Sunday, April 15, 2018

The Woman in the Window by A.J. Finn - Battle of the Book

Hello everybody.

April's battle of the book is here!!

This month we're gonna be talking about The Woman in the Window by A.J. Finn.

I'm hoping that this month, you guys will find this battle a little more interesting than last month's.

Jess's review can be found here.

I'm going to jump to my feelings on this book. 

(But for those who haven't read Jess's review yet; the book is about a woman who has PTSD induced acrophobia. Anna can't leave her house- so she watches her neighbors out of her window. With her Nikon camera. While she's drunk and high on her meds... Yeah.)

I give this book a 3.5 coffee beans out of 5.  (If you check out my account on Goodreads- you'll see I gave it a 4 because there are no halves there!)

Why?

I didn't like the story. 

I thought that it was VERY slow to start.  There were moments when my heart hurt for Anna. I found the story of what happened to be sad and I did hurt for her.  

But the rest of the book...? I didn't like it.  I didn't find it to psychological or to be a thriller.  It was just there.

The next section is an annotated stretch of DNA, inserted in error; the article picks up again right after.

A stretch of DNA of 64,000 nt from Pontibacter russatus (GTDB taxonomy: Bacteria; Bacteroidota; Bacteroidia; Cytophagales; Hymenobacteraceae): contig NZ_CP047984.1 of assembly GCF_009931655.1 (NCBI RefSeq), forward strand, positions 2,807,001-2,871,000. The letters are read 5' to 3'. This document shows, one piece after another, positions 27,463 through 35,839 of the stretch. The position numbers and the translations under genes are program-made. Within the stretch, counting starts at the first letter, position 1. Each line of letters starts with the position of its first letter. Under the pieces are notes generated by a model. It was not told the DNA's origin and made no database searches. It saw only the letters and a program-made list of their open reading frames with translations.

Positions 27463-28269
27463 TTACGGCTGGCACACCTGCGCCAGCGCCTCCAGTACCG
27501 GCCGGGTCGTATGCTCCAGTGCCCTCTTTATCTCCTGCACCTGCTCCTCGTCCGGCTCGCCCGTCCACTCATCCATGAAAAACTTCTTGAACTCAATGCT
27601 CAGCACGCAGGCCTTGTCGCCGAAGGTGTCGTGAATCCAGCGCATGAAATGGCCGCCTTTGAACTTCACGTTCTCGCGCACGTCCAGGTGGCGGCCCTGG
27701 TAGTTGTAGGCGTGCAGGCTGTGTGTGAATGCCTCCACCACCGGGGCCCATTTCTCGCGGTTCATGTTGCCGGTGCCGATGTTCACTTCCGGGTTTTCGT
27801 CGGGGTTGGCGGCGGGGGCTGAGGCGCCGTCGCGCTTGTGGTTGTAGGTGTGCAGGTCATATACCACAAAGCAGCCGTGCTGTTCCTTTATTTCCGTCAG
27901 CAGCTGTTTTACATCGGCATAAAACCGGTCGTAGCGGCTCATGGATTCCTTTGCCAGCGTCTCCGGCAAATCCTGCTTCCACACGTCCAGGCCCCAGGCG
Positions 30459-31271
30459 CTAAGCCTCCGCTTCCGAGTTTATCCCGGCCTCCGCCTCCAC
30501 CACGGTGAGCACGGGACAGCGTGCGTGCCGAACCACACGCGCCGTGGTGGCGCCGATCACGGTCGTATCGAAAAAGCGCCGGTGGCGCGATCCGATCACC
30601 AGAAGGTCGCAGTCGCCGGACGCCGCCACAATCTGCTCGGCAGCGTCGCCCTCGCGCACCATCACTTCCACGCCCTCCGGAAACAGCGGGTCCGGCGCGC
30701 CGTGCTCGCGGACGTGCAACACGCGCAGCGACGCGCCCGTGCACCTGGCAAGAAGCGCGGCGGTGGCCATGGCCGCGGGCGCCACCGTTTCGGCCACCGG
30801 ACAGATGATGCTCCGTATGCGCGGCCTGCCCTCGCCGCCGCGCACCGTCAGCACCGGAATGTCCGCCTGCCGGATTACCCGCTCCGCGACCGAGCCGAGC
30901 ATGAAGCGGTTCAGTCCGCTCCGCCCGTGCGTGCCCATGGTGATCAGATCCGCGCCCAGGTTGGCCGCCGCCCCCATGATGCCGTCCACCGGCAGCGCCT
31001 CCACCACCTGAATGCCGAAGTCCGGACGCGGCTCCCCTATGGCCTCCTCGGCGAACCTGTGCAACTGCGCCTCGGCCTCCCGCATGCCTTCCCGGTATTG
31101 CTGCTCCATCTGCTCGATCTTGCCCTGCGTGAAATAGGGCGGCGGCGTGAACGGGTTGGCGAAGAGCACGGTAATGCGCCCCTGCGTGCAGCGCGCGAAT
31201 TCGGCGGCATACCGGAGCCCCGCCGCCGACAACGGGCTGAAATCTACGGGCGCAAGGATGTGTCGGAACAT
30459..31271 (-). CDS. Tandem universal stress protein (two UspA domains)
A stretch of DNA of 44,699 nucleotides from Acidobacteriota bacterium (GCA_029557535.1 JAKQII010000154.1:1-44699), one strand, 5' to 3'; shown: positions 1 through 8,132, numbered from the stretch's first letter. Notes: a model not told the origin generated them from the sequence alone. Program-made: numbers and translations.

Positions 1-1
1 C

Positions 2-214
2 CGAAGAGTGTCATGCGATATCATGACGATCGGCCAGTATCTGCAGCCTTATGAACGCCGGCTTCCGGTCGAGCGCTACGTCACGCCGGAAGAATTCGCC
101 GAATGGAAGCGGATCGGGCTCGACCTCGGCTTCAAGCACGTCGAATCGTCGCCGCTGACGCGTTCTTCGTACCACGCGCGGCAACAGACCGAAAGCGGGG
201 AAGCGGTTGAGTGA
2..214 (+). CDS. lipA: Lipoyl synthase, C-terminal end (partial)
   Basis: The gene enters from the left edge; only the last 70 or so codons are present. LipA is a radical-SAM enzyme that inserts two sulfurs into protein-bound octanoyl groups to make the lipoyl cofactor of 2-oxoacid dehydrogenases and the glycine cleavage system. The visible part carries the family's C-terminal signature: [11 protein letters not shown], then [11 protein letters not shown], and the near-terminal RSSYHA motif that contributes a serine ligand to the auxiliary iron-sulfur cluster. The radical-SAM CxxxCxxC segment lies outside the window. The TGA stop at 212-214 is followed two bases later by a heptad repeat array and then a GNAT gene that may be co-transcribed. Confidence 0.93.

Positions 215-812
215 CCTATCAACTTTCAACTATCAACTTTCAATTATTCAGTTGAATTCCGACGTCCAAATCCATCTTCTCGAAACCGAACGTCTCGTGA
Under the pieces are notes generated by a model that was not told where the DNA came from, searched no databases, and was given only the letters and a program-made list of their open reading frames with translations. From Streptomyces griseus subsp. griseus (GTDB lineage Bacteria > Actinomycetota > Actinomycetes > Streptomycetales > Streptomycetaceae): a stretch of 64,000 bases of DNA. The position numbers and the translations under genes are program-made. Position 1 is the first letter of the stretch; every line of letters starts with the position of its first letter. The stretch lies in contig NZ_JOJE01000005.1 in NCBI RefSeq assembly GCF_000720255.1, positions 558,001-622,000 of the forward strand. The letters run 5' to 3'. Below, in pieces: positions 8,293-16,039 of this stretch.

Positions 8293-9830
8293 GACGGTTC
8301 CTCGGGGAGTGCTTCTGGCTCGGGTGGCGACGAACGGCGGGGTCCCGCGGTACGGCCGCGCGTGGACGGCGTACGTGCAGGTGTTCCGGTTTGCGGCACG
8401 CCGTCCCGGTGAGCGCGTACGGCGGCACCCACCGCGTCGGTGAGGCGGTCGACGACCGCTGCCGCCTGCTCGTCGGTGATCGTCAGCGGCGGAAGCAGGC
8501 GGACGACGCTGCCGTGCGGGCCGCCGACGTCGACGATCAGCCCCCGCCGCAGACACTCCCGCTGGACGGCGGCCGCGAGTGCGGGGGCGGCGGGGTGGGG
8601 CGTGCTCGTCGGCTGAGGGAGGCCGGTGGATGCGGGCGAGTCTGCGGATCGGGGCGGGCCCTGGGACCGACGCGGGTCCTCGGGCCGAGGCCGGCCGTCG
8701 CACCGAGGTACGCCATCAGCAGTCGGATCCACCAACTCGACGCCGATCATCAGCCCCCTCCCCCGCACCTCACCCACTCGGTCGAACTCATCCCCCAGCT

I was frustrated by Anna. A lot.  

I know that in order to accept help and move forward, you need to admit to yourself that you have a problem and want to make those changes.  I understand that her past was very big to her and that she wasn't able to move forward right away.  But her character did grow and I was proud of that.  Even if it was basically at the end of the story. 

I felt like the book did wrap up at the end though and that there weren't any loose ends.  

I was surprised by the character who committed the murder.  I wasn't expecting that to happen! 

The way that the murderer had approached Anna and, for lack a better word, "played" her - really WAS creepy! 


I will admit that the book was a page turner for me.  For most of the book, I kept turning the page for more.  It was just that that "more" wasn't really there. 

But it was such a short time frame for the psychological thriller part of the book.  It wasn't very satisfying, if you will.  There was such a slow and prolonged buildup to that WOAH moment in the story- that I felt like it fell short. 

If you're looking for a real thriller, I would recommend The Perfect Stranger by Megan Miranda.  I thought that was creepier and more twisted. 


~ Jillian